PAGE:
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Food insecurity, depression increase in New Mexico, Doña Ana County


New Mexico performs well on access to health care but is falling short on food security and mental wellness, according to the recent household data in “Kids, Families and COVID-19: Pandemic Pain Points and a Roadmap for Recovery,” a 50-state report developed by the Annie E. Casey Foundation (AECF) analyzing how families are faring during the COVID-19 pandemic.

A news release from the nonprofit New Mexico Voices for Children (NMVC) said the report, citing U.S. Census data, shows 20 percent of New Mexico households with children sometimes or often do not have enough to eat. Only one other state – Mississippi – has as high a rate, while the national average for food insecurity is 14 percent.

New Mexico also has the highest rate – 27 percent – of adults living in households with children who feel down, depressed or hopeless. Mississippi and Pennsylvania also have a rate of 27 percent in this category, while the national average is 21 percent, the report said.

New Mexico’s overall food insecurity rate increased from 15 percent in 2018 to an estimated 21 percent in 2020, NMVC said, based on the national nonprofit Feeding America’s “Impact of the Coronavirus on Local Food Insecurity” report. For Doña Ana County, the report showed overall food insecurity increased from 15.7 percent in 2018 to 21.3 percent in 2020, and child food insecurity increased from 25.8 to 35.8 percent during the same period.

The AECF report also looked at whether families believe they will be able to make their next rent or mortgage payment and if they have health insurance. In New Mexico, 18 percent of adults with children said they have slight or no confidence in being able to pay their rent or mortgage, which is the same as the national rate. Eleven percent do not have health insurance, which is better than the national rate of 12 percent.

An August 2020 report from WalletHub (https://wallethub.com/edu/best-worst-states-underprivileged-children/5403) showed New Mexico with the most underprivileged children per capita in the United States, and with the second highest rate of child food-insecurity. New Mexico was the fourth highest in children living in single-parent families and the second highest in percentage of children living in households with below-poverty income, WalletHub said.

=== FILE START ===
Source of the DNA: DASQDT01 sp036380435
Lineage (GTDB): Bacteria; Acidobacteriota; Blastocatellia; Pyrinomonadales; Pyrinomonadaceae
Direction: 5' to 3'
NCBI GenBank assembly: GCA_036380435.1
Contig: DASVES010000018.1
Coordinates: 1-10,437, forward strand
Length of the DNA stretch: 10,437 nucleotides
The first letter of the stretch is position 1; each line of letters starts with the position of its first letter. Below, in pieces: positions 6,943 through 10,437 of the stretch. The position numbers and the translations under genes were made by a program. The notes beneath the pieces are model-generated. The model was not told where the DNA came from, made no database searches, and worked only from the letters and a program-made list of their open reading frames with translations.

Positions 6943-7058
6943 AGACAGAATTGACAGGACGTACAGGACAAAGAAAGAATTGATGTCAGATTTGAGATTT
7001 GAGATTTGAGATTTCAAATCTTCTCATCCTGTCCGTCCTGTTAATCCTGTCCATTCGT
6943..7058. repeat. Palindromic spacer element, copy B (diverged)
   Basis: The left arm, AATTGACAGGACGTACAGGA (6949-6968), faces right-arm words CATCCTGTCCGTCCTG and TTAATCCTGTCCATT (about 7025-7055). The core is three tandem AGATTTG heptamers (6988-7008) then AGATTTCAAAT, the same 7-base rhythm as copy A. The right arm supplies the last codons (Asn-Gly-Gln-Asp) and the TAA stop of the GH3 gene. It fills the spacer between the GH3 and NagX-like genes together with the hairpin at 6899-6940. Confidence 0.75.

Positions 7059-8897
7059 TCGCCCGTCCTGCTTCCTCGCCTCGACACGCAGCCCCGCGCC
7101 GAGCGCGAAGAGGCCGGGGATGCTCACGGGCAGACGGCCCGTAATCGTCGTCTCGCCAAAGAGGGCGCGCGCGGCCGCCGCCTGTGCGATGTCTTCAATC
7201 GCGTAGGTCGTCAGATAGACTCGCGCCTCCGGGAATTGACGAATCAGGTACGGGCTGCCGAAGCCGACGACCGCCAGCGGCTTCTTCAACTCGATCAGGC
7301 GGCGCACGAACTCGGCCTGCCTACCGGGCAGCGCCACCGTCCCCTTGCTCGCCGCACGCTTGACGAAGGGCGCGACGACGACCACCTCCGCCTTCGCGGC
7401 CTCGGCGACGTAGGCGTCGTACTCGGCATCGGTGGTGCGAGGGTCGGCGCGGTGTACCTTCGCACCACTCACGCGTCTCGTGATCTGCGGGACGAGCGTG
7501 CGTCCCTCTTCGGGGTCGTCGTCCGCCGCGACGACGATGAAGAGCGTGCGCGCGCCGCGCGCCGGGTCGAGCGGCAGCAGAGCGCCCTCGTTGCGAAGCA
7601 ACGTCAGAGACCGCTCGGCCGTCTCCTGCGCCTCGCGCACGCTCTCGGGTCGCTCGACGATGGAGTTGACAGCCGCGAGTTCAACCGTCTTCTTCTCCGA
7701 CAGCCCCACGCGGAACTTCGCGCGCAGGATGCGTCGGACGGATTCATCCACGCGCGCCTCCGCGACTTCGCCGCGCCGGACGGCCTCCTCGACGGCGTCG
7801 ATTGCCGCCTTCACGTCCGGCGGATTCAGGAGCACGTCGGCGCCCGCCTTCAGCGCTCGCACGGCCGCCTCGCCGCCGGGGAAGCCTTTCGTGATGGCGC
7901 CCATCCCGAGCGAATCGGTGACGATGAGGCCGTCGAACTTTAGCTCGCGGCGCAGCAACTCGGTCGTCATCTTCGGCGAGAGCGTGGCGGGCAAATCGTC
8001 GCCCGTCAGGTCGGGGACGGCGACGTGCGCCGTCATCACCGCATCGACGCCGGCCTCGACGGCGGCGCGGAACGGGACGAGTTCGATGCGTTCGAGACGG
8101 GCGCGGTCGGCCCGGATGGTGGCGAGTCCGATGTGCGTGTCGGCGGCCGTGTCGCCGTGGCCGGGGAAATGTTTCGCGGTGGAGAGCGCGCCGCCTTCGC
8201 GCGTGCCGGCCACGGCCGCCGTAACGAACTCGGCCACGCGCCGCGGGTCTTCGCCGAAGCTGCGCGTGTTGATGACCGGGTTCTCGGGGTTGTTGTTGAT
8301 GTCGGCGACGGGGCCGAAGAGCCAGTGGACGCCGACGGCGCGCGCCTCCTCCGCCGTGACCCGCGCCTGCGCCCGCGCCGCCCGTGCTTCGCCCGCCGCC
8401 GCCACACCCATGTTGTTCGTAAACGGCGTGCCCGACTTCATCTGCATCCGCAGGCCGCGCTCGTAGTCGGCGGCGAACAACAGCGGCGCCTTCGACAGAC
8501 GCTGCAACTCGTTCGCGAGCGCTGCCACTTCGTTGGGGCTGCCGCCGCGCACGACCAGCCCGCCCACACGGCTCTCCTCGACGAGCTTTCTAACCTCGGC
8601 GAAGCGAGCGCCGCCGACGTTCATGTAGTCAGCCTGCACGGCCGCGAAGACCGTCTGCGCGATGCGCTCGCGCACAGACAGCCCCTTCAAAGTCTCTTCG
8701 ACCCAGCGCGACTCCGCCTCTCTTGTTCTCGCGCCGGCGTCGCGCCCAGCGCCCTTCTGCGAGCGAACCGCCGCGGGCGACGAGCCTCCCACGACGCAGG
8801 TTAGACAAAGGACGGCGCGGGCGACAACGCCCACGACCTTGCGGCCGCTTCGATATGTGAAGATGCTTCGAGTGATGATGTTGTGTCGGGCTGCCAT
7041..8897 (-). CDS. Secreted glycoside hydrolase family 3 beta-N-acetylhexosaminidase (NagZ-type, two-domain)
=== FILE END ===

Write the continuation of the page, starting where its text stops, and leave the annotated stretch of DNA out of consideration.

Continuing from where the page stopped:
Casa de Peregrinos emergency food program in Doña Ana County

“Food insecurity has been an issue in our county for some time now. Right now, the pandemic has put it in the spotlight,” said Lorenzo Alba, executive director of Casa de Peregrinos emergency food program.

Alba said food insecurity is much higher in some parts of Doña Ana County than others, with communities in the southern part of the county, including Sunland Park, Anapra, Santa Teresa, La Union and Chaparral dealing with the most serious food-insecurity issues.

“We are working on a project to distribute more food in the southern part of Doña Ana County,” Alba said. “We’re in this for the long haul. The pandemic will take a few years to recover from economically. We are planning for the worst to come in the next few months. We can always use monetary donations.”

Fifty dollars, he said, provides 300 meals at Casa de Peregrinos, while $100 feeds an average family for a month. Donations of any amount are welcome.

To donate, visit www.casadeperegrinos.org or call 575-523-5542.

Contact NMVC at 505-244-9505. Visit www.nmvoices.org.

Las Cruces legislator: Diversify the state’s economy

Dealing with food security and mental health issues in New Mexico is “really about economic diversification and how we invest in our communities,” said state Rep. Angelica Rubio, D-Doña Ana, who is a professional community organizer.

“It’s really how we are actually looking at this from building a new economy for New Mexico,” Rubio said.

“With our volatile relationship with oil and gas and the ups and downs of that economy, it’s really put us in dire straits in terms of our ability to look ahead and plan ahead,” Rubio, who begins her fifth year in the New Mexico House of Representatives in January, said. “I feel like we operate from year to year, and that impacts our communities, especially our children.”

Reforming the state’s tax code is an important part of diversifying New Mexico’s economy, Rubio said, and that is “actively being done at the moment,” as individuals and organizations across the state talk to legislators about the issue.

Rubio said she has had nearly 200 conversations with people across the state to gather their thoughts and ideas about economic diversity.

“We always talk about it, but nobody does anything about it,” Rubio said. Now, however, “there are some of us trying to do something about it.”

People are “super excited” about the work that is going on to rebuild the state’s economy, she said.

It’s “exciting to hear,” Rubio said, “especially when folks have been feeling so hopeless around COVID and feeling like there’s no hope for small business. We are in position to re-imagine – and create – something different for ourselves.”

“I think there are a lot of opportunities,” she said. “We’ve just got to be bold and not be afraid to take some chances. Our kids, the next generation, are depending on it.”

New Mexico Voices for Children